The mini hullaballoo about the naturalised high earning basketball players in the national team, is as surprising, as to why there are few 'indigenous' Rwandans able to play at the professional level in basketball.
This reminds me of the time when the national soccer side had a great deal of players who had also been naturalised. In the first instance, it is surprising that, given the fact that Rwanda allows foreigners to acquire citizenship after taking citizenship examinations, there shouldn't be hullabaloo about former foreigners who have acquired national citizenship going on to represent the country.
Unless, they have not gotten the required citizenship, there should be no problem. Obviously, the issue is about the money paid to them or spent on them. But that should never be the case in a free market.
Everyone has his own price. Anyone who follows the NBA or the premiership league of England, knows that different players earn disproportionately different wages. It is about demand and supply issues like in any other business.
Anyhow, it appears the real problem, as captured in this newspaper's Friday editorial, is that the money spent on these players, could be put to better use. Using the money to create facilities and nurture local talent, it seems is what is missing and what those taking issue with Ferwaba, are all about.
Basketball, like all other games, has a kind of human physical build that suits best. A look at the American NBA tells it all. Rwanda does not lack in that aspect. What is important is that our education system is most probably not being tapped as a reservoir of talent for sports development.
Schools should be required to set up a minimum of sporting facilities for them to be licensed to offer education. For example having a sports field, should be a basic requirement for all schools and be enforced. More so, district sports competitions should not be allowed to go into abeyance. At the same time, social centers for youth to engage in sports should be aggressively pursued.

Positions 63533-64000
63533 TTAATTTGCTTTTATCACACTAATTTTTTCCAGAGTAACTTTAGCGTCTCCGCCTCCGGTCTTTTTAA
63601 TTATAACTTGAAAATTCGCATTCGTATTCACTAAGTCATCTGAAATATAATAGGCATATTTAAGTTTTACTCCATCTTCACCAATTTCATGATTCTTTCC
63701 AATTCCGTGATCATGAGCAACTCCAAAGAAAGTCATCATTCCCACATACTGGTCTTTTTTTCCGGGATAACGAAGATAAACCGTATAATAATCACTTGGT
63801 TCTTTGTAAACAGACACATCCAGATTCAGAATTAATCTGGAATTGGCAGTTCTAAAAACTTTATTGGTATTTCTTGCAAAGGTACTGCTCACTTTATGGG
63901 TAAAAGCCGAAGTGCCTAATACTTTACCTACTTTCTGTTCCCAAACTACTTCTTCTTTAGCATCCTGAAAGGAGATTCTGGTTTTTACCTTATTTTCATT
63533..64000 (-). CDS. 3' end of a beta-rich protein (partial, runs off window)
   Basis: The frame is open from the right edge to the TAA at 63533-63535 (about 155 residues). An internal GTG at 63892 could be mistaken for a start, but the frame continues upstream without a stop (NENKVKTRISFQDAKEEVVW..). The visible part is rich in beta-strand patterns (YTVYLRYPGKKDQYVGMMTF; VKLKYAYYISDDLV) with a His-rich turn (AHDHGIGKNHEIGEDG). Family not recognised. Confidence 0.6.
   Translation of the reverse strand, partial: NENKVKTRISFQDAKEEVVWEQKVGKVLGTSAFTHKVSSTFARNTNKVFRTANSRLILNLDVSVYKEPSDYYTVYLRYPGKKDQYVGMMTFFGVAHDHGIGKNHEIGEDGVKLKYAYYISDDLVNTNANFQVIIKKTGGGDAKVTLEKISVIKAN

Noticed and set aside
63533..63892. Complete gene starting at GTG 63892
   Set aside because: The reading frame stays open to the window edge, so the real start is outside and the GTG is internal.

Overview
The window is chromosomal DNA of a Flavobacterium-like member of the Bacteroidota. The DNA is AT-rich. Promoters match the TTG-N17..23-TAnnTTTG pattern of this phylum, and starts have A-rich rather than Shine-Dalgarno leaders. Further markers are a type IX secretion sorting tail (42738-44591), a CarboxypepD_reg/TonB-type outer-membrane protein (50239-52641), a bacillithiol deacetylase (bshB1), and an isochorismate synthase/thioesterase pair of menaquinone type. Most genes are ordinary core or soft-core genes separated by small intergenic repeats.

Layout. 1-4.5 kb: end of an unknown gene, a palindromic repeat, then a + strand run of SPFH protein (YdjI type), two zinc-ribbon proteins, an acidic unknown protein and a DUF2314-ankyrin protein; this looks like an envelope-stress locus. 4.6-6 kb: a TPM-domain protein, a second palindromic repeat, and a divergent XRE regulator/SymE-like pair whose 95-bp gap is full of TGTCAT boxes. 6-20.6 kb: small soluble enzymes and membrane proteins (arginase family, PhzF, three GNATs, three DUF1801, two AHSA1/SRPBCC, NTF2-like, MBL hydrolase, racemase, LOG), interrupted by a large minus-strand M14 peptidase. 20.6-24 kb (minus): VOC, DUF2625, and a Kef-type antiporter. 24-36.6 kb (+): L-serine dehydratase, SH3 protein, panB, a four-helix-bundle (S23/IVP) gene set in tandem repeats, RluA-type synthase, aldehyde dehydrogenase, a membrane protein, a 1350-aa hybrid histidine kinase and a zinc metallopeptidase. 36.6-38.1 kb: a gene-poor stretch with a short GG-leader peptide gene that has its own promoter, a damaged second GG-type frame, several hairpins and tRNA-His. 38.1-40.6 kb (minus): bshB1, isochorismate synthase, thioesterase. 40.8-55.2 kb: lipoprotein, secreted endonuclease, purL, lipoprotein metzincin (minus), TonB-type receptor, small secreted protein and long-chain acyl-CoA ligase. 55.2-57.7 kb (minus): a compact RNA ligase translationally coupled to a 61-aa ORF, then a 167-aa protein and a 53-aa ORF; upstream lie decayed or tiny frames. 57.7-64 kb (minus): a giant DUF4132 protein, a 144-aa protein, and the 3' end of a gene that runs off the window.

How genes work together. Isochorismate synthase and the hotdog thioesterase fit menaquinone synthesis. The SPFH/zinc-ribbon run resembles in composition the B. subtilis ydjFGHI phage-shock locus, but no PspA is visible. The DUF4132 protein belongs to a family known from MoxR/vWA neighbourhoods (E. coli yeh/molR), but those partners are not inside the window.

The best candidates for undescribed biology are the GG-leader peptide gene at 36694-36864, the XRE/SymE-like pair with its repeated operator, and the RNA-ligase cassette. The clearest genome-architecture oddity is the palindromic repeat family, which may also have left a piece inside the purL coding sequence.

This can not only help in promoting a sporting culture, but is also key to avoiding idleness among our youth and the resultant moral degeneration. Sometimes, I tend to think that bars and nightspots attract more youths these days than sports and other youth development activities. One wonders whether we have a commissioner or director for sports in the ministry of education.
Whereas there is visible interest in sports promotion at the national leadership level, it appears the grassroots are not as involved, which in a way, waters down the efforts of the leaders and sports administrators. Long term strategic planning is the only way forward.
Many sporting greats in European soccer or the American National Basketball Association are products of academies that identify talented children and develop them over a protracted period of time, and there can never be two ways about it.
Children of 'these days' are always likely to be more physically fit to become basketballers like never before. Sports enthusiasts should never be shy to take advantage and turn these physical traits into great talent that can not only put to an end the need to spend money on foreign based players, but Rwanda can become one of the countries that export such talent.
Anyone remember Manute Bol from South Sudan. How about the exploits of Dikembe Mutombo of the DRC. After being spotted during his youth, he went on to become a great player in the NBA and managed to amass a fortune and now his humanitarian work is something to be reckoned with. And key to this success is his natural physical traits, which seem to be in abundant supply in Rwanda.
For schools, it must be realised that the time, when the best schools had to be judged strictly on academic performance are long gone. If any school concentrates on academic achievement while neglecting other aspects of human growth like sports, then they are getting it wrong. Sadly for such schools, success in life does not necessarily depend on academic achievement, so do not give your students a raw deal in life.